movement of oxygen from the outside air to the cells within tissues, and the transport of carbon dioxide in the opposite direction
(Redirected from Respiration (physiology))

Respiration is how nutrients change into useful energy in a cell. During respiration, energy is released in a form that can be used by cells. All living things respire. Both plant and animal cells use respiration to release energy from glucose.

There are two types of respiration. One is aerobic respiration and the other is anaerobic respiration. Aerobic respiration happens in the presence of oxygen. Oxygen breaks down food (glucose) to release high amounts of energy. Anaerobic respiration happens in the absence of oxygen making lactic acid. During respiration in yeast and bacteria, oxygen is not involved in the oxidation of food. Food (glucose) is broken down into ethyl alcohol and carbon dioxide this is called anaerobic respiration.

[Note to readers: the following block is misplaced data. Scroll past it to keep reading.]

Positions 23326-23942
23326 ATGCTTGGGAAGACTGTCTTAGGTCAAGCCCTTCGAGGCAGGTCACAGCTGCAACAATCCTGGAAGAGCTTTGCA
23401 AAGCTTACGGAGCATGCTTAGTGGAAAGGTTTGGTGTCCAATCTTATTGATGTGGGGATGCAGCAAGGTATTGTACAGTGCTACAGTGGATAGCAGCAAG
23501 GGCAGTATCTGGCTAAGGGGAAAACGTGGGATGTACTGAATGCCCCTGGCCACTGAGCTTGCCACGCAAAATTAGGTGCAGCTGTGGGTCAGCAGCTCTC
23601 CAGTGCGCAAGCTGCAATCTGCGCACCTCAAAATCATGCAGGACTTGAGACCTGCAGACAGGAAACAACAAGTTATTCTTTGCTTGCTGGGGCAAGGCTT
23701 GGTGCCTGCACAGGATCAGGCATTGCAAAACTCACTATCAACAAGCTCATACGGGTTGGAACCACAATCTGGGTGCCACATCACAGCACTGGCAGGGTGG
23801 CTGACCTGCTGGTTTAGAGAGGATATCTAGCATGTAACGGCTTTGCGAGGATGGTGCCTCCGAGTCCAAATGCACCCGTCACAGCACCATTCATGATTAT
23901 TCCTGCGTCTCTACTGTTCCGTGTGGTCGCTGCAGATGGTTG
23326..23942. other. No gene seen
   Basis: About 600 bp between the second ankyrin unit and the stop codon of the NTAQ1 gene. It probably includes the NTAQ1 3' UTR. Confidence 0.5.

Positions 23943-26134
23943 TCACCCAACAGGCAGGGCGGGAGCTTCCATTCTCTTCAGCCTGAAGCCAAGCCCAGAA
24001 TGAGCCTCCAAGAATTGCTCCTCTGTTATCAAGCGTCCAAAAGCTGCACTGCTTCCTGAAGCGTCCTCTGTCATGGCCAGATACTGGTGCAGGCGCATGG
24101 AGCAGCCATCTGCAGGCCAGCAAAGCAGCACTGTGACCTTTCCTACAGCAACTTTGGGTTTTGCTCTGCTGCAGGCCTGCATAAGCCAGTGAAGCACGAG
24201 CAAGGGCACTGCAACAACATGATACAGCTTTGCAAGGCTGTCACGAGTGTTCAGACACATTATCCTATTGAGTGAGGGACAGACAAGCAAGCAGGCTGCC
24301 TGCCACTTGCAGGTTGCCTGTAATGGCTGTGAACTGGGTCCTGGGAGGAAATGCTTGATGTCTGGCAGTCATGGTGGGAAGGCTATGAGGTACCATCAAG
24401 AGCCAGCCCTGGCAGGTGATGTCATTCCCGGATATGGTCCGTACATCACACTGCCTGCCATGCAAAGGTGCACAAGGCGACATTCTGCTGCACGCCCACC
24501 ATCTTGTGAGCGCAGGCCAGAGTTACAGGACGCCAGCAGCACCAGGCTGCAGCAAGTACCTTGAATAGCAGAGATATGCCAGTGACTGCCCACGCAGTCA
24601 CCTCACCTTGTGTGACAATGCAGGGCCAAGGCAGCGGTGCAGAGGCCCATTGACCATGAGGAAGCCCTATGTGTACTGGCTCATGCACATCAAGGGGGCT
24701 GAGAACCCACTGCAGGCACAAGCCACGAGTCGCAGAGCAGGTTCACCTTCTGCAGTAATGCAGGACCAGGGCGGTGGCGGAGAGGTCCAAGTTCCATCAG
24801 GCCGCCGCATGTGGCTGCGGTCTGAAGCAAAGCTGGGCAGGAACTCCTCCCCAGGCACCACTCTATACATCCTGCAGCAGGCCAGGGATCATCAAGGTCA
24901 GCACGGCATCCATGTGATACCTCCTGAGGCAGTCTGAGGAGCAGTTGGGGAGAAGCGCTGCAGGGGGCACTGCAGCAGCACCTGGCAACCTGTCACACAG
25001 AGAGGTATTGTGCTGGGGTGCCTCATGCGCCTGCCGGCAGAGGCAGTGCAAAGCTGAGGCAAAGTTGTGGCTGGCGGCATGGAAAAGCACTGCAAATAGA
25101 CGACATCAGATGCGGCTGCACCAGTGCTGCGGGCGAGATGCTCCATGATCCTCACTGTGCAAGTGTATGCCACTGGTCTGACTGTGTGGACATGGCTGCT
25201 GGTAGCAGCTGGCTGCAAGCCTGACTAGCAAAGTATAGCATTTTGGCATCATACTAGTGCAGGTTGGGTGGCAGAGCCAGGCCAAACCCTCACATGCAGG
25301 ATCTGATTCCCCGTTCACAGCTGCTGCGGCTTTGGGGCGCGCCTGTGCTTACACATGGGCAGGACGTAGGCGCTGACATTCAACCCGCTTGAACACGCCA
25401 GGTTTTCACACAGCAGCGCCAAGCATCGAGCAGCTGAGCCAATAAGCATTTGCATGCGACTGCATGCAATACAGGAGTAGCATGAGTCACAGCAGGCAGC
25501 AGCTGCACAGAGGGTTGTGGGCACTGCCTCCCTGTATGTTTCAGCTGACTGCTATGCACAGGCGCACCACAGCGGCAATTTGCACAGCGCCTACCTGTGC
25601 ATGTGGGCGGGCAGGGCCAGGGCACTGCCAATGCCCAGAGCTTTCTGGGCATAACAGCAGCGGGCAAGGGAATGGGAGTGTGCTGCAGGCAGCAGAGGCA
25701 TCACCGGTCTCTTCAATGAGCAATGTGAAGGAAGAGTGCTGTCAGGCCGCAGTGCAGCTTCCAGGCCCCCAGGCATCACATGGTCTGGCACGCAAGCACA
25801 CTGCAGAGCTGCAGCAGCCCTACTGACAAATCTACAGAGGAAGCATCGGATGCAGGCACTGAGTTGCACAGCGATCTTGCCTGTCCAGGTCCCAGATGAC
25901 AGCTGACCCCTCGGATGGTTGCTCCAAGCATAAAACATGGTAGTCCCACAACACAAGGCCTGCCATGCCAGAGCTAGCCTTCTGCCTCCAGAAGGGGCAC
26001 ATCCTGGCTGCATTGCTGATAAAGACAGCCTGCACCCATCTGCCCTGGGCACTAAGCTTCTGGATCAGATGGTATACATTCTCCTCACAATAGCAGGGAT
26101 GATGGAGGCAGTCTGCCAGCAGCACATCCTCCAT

• Animals obtain carbohydrates, such as starch and sugars, by eating them. Some heat is released by these chemical reactions in cells, and it is this we experience as body heat.
  • Plants make their own carbohydrates during photosynthesis. They get carbon dioxide from the environment and their energy from the sun.

Some use oxygen to break down glucose completely into CO2 (Carbon dioxide) and H2O (Water).

Related pages Edit

See these (in this order) for an outline of the biochemistry of aerobic respiration:

  1. Cellular respiration
  2. Glycolysis
  3. Link reaction
  4. Krebs cycle
  5. Electron transport chain